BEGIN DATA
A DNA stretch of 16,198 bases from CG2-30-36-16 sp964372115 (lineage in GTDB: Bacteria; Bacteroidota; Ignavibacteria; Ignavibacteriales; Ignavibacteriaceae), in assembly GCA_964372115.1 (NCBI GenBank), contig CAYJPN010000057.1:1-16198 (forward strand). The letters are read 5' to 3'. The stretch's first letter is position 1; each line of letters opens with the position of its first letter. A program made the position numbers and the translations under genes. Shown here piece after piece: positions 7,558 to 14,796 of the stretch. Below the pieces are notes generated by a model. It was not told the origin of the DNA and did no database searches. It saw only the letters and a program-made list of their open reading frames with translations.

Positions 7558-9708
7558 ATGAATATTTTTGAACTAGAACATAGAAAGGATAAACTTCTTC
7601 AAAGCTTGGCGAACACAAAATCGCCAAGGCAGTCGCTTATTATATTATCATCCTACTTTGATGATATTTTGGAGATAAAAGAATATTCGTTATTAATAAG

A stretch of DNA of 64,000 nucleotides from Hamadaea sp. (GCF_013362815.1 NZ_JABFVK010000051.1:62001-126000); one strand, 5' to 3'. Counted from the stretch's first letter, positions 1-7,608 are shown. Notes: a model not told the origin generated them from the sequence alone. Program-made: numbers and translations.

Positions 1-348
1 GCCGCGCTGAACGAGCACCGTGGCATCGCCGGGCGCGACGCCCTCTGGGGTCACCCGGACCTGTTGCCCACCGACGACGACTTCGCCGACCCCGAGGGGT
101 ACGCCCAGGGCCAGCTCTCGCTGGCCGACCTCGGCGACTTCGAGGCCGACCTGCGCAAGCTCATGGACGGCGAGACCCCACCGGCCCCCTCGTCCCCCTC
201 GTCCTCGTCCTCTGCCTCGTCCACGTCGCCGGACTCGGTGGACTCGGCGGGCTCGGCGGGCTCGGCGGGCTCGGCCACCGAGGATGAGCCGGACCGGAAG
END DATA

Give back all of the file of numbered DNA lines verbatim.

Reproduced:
A DNA stretch of 16,198 bases from CG2-30-36-16 sp964372115 (lineage in GTDB: Bacteria; Bacteroidota; Ignavibacteria; Ignavibacteriales; Ignavibacteriaceae), in assembly GCA_964372115.1 (NCBI GenBank), contig CAYJPN010000057.1:1-16198 (forward strand). The letters are read 5' to 3'. The stretch's first letter is position 1; each line of letters opens with the position of its first letter. A program made the position numbers and the translations under genes. Shown here piece after piece: positions 7,558 to 14,796 of the stretch. Below the pieces are notes generated by a model. It was not told the origin of the DNA and did no database searches. It saw only the letters and a program-made list of their open reading frames with translations.

Positions 7558-9708
7558 ATGAATATTTTTGAACTAGAACATAGAAAGGATAAACTTCTTC
7601 AAAGCTTGGCGAACACAAAATCGCCAAGGCAGTCGCTTATTATATTATCATCCTACTTTGATGATATTTTGGAGATAAAAGAATATTCGTTATTAATAAG

A stretch of DNA of 64,000 nucleotides from Hamadaea sp. (GCF_013362815.1 NZ_JABFVK010000051.1:62001-126000); one strand, 5' to 3'. Counted from the stretch's first letter, positions 1-7,608 are shown. Notes: a model not told the origin generated them from the sequence alone. Program-made: numbers and translations.

Positions 1-348
1 GCCGCGCTGAACGAGCACCGTGGCATCGCCGGGCGCGACGCCCTCTGGGGTCACCCGGACCTGTTGCCCACCGACGACGACTTCGCCGACCCCGAGGGGT
101 ACGCCCAGGGCCAGCTCTCGCTGGCCGACCTCGGCGACTTCGAGGCCGACCTGCGCAAGCTCATGGACGGCGAGACCCCACCGGCCCCCTCGTCCCCCTC
201 GTCCTCGTCCTCTGCCTCGTCCACGTCGCCGGACTCGGTGGACTCGGCGGGCTCGGCGGGCTCGGCGGGCTCGGCCACCGAGGATGAGCCGGACCGGAAG